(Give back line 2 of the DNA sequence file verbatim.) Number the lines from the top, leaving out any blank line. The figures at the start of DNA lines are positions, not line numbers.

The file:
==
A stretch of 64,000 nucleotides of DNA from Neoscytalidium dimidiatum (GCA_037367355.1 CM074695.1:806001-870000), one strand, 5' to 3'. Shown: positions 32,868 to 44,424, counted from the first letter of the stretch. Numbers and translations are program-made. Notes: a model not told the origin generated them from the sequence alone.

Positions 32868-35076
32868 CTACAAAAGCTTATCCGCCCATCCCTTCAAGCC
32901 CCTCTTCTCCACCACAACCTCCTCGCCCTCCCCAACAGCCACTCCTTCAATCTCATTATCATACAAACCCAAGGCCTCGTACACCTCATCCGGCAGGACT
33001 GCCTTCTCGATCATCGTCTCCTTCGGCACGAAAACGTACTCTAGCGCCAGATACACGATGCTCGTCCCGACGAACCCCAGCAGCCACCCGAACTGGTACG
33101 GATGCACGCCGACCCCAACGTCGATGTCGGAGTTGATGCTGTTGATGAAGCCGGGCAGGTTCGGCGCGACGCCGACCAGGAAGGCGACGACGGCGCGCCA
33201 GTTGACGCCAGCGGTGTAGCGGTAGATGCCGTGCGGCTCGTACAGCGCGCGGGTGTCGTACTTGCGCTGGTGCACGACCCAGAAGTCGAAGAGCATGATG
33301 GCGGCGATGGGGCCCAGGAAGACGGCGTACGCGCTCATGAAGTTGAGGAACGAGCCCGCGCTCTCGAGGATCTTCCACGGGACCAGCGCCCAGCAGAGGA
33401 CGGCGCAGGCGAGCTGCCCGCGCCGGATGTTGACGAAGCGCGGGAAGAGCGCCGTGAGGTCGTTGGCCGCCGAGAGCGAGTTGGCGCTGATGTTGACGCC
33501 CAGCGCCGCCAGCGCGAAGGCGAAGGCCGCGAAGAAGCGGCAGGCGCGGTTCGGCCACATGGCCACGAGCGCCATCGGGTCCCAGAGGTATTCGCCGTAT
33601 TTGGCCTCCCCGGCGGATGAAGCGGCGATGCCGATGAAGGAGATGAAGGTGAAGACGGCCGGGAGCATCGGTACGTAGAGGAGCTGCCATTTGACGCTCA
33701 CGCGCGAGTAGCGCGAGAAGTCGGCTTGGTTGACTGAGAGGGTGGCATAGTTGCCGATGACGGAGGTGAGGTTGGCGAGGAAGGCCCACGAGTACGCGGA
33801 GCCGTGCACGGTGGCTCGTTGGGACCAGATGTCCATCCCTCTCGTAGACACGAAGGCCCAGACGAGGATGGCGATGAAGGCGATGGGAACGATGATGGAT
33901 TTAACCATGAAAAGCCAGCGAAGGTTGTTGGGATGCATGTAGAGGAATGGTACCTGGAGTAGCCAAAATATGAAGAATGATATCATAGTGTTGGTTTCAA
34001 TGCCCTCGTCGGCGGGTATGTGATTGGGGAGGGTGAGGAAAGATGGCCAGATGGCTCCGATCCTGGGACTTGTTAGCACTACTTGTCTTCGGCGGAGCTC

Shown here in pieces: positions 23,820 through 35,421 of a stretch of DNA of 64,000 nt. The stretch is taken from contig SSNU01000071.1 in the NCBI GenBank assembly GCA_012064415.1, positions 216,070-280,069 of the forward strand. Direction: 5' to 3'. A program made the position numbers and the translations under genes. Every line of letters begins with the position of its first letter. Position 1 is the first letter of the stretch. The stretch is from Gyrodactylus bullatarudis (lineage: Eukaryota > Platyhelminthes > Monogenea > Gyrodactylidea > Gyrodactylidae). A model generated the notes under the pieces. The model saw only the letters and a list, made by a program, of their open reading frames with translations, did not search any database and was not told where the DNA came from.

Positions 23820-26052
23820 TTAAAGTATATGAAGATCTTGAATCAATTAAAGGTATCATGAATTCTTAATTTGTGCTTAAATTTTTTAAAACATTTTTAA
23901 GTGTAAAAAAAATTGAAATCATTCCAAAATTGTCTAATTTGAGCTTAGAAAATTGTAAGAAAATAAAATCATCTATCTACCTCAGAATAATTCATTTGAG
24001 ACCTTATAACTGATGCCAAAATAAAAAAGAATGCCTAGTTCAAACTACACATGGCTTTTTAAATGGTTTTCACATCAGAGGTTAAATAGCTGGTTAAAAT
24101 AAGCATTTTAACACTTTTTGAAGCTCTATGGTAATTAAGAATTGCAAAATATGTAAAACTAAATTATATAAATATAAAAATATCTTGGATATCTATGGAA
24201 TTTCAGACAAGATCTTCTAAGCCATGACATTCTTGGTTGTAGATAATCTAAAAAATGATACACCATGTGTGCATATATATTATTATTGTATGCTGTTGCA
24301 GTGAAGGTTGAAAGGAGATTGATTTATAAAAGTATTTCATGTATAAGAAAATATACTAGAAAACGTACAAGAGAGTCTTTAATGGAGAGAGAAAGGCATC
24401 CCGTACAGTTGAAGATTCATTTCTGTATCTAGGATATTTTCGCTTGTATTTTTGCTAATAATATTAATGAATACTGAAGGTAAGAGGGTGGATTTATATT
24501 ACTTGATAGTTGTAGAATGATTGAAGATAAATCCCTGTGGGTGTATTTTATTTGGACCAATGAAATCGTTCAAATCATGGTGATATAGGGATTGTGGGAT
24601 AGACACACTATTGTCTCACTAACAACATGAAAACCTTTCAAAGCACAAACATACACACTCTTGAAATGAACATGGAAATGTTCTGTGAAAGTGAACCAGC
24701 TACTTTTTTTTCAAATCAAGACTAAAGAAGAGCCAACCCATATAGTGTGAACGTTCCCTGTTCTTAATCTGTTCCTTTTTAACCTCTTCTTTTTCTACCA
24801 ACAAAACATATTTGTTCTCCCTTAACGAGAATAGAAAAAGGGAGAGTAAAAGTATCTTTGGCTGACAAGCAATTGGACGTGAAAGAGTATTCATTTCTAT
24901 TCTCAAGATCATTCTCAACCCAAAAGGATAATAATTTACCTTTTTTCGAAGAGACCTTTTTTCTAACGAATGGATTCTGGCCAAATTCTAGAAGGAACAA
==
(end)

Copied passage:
Positions 32868-35076